• Hadar הָדָר֙ 🍋, Tmarim תְּמָרִ֔ים 🌴, Avot עָבֹ֖ת 🌳, Arvei עַרְבֵי 🌿 equal = 4-Types of Israelites בְּנֵ֥י יִשְׂרָאֵ֖ל B'nei Yisrael gathered "shall-Sit" יֵשְׁב֖וּ Yeshvu with God inside סֻּכּ֛וֹת Sukkot "Booths" (temporary shelters representing temporary bodies with different souls) during חַ֧ג הַסֻּכּ֛וֹת Chag Sukkot "Festival of Booths".

#1 - The Hadar הָדָר֙ 🍋represent a fragrant soul that "remains" fruitful with Torah by performing large commandments & holds onto God's Word.

  • Traditionally "the fruit of goodly trees (v. 40) refers to the etrog (citron)" as stated by Bin Ezra. [https://www.sefaria.org/Leviticus.23.40?with=Ibn%20Ezra&lang=bi&aliyot=0].

  • Rashi adds : "It is called הדר because it is the tree whose fruit remains (הַדָּר) on the tree from one year to another (several years) — and this is the “Ethrog”. [https://www.sefaria.org/Leviticus.23.40?with=Rashi&lang=bi&aliyot=0]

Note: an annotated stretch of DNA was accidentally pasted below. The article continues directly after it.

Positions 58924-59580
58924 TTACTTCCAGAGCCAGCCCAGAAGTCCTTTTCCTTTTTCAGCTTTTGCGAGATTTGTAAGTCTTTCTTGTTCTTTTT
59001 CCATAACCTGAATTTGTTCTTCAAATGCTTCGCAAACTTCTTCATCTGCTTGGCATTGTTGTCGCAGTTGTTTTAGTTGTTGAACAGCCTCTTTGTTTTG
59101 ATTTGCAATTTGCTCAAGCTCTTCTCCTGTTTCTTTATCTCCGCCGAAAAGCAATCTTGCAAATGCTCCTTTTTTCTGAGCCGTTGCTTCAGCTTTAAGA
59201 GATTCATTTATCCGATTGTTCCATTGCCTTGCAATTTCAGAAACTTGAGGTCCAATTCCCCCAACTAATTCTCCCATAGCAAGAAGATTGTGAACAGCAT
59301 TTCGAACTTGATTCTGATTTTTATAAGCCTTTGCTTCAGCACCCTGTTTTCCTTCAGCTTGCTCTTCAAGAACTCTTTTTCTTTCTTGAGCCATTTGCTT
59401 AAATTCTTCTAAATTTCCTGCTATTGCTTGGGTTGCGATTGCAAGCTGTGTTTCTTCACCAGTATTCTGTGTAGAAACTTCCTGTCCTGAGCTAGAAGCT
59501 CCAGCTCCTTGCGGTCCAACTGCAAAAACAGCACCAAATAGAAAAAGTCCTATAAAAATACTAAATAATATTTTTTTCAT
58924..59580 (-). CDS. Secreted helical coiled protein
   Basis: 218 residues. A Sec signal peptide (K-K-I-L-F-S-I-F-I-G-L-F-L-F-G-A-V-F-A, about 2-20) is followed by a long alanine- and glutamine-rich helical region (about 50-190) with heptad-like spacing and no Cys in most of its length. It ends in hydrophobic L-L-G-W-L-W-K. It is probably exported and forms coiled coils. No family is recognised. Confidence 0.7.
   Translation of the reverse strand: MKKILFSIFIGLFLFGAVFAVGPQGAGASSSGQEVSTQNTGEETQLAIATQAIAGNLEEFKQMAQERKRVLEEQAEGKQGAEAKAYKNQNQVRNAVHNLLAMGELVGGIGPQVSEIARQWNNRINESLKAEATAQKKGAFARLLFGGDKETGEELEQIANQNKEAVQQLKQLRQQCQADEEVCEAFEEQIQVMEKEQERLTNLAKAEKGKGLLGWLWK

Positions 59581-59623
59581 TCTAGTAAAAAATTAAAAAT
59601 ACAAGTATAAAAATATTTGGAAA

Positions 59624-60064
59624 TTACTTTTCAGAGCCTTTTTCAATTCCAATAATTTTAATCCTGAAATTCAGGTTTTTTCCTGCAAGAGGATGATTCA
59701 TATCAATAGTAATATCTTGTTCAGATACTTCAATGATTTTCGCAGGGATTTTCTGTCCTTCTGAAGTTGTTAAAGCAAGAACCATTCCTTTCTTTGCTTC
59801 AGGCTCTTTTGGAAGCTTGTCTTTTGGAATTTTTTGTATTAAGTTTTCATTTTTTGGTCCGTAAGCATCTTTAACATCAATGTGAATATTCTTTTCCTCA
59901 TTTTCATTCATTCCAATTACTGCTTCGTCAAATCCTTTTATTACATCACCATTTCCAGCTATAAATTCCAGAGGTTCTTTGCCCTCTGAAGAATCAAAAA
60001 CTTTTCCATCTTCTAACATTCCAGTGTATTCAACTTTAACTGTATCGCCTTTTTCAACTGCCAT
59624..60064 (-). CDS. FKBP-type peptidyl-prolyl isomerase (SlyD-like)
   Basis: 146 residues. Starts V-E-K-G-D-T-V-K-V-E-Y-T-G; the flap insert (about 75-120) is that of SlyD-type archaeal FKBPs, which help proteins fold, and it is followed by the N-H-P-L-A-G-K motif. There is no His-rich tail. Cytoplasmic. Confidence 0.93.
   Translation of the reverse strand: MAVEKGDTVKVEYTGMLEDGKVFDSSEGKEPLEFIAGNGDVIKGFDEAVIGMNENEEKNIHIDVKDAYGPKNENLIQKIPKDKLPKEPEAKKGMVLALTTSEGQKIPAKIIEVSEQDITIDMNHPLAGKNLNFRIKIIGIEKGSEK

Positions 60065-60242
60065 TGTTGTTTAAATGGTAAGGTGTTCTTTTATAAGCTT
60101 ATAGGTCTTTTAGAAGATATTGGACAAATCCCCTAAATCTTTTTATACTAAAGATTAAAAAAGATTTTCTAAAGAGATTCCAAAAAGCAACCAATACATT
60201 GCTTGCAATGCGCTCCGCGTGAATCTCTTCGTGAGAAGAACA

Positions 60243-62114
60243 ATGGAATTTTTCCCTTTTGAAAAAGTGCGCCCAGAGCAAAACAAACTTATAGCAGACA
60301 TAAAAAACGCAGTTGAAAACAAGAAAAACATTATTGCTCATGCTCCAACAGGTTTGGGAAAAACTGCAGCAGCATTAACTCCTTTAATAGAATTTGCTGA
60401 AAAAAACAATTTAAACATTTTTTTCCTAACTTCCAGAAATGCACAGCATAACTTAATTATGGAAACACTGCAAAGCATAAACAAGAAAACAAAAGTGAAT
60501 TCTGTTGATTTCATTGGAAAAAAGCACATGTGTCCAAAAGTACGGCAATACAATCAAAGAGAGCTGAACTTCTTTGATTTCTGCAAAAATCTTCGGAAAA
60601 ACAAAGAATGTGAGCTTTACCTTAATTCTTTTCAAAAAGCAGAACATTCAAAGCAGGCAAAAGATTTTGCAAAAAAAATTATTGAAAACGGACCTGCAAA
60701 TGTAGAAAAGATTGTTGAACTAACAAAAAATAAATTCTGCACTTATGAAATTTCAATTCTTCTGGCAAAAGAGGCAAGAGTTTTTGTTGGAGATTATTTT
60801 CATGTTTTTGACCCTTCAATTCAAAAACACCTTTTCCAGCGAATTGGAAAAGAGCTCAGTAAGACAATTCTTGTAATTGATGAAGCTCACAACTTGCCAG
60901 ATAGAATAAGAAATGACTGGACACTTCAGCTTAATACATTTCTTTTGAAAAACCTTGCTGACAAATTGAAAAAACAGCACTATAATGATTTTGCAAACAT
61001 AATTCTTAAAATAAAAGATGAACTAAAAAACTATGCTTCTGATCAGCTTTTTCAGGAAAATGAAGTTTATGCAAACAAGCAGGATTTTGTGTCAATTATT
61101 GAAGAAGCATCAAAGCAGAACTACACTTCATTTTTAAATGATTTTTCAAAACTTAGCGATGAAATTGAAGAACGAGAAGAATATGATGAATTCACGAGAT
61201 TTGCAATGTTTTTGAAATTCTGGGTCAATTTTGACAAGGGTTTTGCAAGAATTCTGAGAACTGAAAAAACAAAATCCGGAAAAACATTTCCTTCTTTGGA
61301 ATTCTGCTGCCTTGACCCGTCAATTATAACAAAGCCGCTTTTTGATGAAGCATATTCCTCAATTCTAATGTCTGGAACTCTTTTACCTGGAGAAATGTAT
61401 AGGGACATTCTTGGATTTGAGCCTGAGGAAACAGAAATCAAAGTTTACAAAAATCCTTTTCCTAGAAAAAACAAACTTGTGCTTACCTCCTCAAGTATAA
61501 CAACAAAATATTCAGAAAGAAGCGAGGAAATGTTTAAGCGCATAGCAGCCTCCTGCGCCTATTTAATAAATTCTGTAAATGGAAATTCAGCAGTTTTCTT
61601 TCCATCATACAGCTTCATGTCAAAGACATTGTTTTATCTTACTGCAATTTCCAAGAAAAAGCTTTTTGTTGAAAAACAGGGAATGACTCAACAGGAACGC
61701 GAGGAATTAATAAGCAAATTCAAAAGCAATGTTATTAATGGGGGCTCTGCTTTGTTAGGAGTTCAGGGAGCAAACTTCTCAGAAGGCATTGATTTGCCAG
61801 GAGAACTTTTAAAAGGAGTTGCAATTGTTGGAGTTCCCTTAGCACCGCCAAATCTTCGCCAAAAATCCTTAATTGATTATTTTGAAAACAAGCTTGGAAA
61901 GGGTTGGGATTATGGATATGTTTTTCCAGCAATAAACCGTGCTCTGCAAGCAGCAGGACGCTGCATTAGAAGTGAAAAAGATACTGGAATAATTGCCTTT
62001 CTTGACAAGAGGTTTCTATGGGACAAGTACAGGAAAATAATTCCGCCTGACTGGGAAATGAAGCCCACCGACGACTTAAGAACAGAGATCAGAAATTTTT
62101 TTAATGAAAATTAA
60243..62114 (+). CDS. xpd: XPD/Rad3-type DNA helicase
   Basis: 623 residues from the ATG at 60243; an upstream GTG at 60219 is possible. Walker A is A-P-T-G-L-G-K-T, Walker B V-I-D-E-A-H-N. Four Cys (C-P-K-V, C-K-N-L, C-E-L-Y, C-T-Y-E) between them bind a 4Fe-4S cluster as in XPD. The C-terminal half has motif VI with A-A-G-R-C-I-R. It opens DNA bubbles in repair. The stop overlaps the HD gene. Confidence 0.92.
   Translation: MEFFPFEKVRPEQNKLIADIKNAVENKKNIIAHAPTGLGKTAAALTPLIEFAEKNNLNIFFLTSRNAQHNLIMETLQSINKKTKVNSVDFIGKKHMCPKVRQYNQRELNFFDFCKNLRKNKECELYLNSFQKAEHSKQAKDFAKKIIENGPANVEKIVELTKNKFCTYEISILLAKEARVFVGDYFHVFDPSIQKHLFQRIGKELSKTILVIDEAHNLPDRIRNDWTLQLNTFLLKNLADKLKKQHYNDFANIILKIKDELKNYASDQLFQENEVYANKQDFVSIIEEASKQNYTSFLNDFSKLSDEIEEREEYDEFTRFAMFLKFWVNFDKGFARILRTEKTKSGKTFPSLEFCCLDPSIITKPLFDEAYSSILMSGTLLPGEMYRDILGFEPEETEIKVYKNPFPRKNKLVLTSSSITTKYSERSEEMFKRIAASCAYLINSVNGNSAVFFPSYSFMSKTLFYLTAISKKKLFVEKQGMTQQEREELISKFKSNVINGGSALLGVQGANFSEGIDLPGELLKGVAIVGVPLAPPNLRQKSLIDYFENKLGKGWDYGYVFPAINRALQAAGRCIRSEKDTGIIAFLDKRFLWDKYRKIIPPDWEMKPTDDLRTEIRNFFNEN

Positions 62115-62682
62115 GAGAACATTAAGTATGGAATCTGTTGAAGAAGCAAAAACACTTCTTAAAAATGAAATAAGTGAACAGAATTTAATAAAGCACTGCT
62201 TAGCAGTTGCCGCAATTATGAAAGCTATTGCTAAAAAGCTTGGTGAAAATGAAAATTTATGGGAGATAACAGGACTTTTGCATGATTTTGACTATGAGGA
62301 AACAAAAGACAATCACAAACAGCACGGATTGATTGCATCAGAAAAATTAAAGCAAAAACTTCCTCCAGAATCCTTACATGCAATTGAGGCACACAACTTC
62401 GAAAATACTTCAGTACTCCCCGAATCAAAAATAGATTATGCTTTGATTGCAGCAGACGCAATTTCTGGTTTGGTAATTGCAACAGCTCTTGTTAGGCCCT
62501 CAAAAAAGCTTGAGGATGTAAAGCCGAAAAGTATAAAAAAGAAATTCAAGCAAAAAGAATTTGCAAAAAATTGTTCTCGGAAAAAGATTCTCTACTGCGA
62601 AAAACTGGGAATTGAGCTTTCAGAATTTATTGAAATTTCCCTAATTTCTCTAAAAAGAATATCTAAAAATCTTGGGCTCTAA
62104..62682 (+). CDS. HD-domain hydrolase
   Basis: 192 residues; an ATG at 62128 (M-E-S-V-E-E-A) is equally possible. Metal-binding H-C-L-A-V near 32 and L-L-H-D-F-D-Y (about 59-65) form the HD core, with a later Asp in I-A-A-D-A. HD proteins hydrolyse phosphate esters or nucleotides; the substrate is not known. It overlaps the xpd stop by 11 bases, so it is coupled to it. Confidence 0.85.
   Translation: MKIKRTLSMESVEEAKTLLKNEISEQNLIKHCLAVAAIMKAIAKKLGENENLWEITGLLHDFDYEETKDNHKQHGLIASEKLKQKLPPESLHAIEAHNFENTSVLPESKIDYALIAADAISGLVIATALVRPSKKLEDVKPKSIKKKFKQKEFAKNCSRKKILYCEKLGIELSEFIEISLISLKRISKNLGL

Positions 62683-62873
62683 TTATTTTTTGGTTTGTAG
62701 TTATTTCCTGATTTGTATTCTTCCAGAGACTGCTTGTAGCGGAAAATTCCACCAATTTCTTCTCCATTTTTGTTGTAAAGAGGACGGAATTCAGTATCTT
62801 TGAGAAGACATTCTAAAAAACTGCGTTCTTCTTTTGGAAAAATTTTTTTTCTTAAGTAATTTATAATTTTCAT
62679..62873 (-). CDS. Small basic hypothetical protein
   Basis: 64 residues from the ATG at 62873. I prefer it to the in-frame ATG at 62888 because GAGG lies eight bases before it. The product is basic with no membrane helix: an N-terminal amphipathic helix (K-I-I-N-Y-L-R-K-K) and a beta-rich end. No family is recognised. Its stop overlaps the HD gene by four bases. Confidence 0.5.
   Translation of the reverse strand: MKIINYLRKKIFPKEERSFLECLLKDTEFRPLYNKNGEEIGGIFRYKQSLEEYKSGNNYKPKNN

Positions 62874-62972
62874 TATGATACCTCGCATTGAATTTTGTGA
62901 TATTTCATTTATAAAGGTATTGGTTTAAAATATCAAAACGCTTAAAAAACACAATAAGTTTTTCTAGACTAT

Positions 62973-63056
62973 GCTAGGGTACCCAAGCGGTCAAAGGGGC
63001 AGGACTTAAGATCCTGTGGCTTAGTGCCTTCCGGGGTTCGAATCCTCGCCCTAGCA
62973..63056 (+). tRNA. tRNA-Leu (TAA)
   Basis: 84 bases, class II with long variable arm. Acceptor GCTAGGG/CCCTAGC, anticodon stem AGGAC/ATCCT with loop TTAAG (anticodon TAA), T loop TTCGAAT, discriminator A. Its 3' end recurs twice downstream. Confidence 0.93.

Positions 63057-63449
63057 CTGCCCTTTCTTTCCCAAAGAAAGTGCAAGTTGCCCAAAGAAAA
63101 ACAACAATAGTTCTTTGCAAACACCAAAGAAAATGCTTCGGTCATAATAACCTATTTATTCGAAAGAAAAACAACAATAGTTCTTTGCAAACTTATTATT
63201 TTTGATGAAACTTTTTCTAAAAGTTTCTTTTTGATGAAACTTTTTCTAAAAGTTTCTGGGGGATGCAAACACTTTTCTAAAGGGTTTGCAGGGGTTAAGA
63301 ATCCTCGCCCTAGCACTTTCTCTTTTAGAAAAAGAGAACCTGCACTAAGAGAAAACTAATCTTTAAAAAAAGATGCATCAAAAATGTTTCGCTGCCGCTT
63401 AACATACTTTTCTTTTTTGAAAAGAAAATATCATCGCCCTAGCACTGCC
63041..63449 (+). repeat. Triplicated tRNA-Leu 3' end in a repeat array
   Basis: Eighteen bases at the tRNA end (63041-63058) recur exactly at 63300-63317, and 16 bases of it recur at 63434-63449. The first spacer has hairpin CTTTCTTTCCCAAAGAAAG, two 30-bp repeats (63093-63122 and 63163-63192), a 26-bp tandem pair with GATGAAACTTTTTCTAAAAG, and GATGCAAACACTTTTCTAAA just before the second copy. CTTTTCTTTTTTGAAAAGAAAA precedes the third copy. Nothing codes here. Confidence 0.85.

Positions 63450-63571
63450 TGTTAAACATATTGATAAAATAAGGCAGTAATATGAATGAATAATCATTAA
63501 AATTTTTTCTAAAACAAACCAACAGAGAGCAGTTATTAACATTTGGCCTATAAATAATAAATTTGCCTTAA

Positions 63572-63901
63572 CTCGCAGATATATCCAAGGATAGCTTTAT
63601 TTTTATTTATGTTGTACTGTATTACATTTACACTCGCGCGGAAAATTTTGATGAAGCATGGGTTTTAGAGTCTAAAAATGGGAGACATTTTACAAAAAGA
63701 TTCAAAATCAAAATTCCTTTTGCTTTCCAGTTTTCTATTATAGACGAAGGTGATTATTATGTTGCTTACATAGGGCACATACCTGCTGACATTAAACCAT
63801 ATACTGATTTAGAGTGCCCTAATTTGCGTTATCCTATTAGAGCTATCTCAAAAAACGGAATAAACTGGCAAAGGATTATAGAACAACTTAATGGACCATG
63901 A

#2 - The Temarim תְּמָרִ֔ים 🌴 represent non-fragrant souls (date fruit) "bound" כַּפֹּ֣ת mostly to Torah study - bearing [little] fruit.

#3 - The Avot עָבֹ֖ת 🌳represent souls "full" of stress, overcome with worry - seeking protection.

  • Ramban states "boughs of thick trees, meaning a tree the branches of which cover its larger portion. This may be likened to a person who with his arms protects his head." [https://www.sefaria.org/Leviticus.23.40?with=Ramban&lang=bi&aliyot=0]

#4 The Arvei עַרְבֵי 🌿 represent unnoticed souls with fruitless & odorless lives.

Summarizing the 4-types of Israelites as harvested plants : The etrog has both "taste and odor," the date (palm) only taste, the myrtle only odor, the willow none. [https://www.jewishvirtuallibrary.org/four-species]